One of the most interesting points was somethings James wrote in the "Years Later..." section of "Week sixteen".
"I have not yet seen technology-first achieve significant organizational impact. If I didn't have management support for structure-first or switchover, I would focus on getting management support. At best, technology-first could provide some ammunition for those discussions, but be careful: some technical practices, such as test-driven development, take a while to show dividends. They slow you down in the meantime. Depending on your situation, they could hurt your cause rather than help."
Since my employer is rather far from being agile, I have planned to start using TDD alone first, not pressuring anyone else to do it before I have something to back up my opinion that it will help us. However, if I understood Mr. Shore correctly, this is probably not an efficient way to achieve things. I should try to change the management's mindset instead.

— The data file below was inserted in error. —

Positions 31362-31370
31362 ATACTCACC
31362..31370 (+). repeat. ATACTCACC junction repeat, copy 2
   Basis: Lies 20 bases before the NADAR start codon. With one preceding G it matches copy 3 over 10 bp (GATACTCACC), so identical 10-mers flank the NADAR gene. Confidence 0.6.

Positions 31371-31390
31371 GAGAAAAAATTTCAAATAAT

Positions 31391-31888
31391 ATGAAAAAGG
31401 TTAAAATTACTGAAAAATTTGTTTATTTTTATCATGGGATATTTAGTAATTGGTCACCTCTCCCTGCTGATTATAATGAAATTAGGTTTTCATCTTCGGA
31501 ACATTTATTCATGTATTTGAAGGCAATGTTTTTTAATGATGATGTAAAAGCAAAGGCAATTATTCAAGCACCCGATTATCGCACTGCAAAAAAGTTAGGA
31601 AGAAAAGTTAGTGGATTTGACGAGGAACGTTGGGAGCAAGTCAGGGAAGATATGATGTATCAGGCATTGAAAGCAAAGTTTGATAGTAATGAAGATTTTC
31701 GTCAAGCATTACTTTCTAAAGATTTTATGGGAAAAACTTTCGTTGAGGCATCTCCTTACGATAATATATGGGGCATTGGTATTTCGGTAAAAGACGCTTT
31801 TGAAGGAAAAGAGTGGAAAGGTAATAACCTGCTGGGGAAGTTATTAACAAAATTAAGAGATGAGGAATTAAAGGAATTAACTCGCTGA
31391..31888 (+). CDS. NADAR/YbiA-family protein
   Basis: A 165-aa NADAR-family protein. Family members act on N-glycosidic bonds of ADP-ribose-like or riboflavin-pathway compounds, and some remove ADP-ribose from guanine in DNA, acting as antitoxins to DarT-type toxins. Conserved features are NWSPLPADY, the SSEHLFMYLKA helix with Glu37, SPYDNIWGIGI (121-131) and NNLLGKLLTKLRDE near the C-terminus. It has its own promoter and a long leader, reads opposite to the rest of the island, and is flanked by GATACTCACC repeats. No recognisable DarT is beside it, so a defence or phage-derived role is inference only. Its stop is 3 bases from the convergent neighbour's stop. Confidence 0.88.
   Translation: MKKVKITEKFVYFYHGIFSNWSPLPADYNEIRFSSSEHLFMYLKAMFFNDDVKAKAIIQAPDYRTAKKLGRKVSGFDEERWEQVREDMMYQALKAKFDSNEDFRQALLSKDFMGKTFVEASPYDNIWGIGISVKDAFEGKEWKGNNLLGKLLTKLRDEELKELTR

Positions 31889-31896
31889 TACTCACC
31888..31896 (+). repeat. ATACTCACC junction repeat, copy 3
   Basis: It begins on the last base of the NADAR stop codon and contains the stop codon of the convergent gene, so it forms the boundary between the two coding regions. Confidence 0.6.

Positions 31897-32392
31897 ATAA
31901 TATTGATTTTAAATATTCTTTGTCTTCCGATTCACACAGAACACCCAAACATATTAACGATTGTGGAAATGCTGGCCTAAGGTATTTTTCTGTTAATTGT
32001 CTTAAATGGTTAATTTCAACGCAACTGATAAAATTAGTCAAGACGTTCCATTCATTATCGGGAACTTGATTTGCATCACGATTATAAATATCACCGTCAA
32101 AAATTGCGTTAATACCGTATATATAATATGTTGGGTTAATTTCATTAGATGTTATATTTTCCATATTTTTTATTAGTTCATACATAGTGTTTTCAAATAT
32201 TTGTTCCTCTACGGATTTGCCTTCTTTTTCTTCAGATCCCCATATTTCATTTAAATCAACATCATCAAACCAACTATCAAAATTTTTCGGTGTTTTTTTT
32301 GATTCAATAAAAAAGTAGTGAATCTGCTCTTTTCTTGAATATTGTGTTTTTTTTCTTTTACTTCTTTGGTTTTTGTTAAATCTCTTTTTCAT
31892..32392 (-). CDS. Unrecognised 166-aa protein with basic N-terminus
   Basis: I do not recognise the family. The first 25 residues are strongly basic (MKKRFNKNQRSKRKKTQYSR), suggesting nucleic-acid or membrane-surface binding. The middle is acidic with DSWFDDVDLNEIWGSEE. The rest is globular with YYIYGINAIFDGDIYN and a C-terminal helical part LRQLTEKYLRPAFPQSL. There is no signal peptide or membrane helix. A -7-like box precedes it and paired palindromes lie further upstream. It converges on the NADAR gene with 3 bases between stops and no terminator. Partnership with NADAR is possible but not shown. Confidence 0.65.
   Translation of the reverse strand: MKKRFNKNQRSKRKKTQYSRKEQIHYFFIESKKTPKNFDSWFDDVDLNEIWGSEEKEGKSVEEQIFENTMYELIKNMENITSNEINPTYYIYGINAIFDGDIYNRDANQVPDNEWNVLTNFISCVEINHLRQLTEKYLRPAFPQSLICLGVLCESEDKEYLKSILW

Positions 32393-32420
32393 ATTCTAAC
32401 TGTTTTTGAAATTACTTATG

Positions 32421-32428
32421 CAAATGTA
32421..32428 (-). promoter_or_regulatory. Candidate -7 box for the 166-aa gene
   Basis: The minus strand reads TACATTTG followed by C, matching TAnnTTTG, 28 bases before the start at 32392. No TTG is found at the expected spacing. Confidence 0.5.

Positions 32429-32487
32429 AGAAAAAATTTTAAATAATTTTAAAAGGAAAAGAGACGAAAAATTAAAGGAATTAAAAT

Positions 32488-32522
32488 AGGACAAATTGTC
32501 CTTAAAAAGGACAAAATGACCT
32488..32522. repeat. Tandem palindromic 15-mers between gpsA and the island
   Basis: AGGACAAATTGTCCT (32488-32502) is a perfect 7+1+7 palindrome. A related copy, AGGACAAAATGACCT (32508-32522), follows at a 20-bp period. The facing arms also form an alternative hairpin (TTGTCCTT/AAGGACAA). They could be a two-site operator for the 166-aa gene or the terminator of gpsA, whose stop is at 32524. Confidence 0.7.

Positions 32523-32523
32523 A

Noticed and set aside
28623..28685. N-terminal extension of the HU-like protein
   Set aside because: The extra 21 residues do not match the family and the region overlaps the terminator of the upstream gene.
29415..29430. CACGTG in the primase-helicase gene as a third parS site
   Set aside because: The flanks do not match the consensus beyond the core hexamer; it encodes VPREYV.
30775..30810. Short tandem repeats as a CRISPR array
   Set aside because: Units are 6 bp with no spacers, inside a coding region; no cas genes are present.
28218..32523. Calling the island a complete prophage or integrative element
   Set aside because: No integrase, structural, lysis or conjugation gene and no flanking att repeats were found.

Felicitously, while I was reading the diary, my closest superior came to settle a time for my annual development discussion session. It's now booked, and I'll be sharing some of my views with her on Friday (in a couple of days, that is).
Now I should get some well-prepared points on paper. I'm thinking of talking about automation issues. As a first step, we could put all of our documents in a version control system, so that they're not scattered on our file server directories. I believe this could keep them better updated. I'm also going to ask our customer support team how they make their builds when preparing installation packages. It could probably be done on a daily (or nightly, to be exact) basis. And most important of all, I'll talk about automated (unit) testing, which I already mentioned a year ago.
Let's see if I can get things rolling, or if I should spend even more of my time browsing job ads (I do that already, but not very aggressively).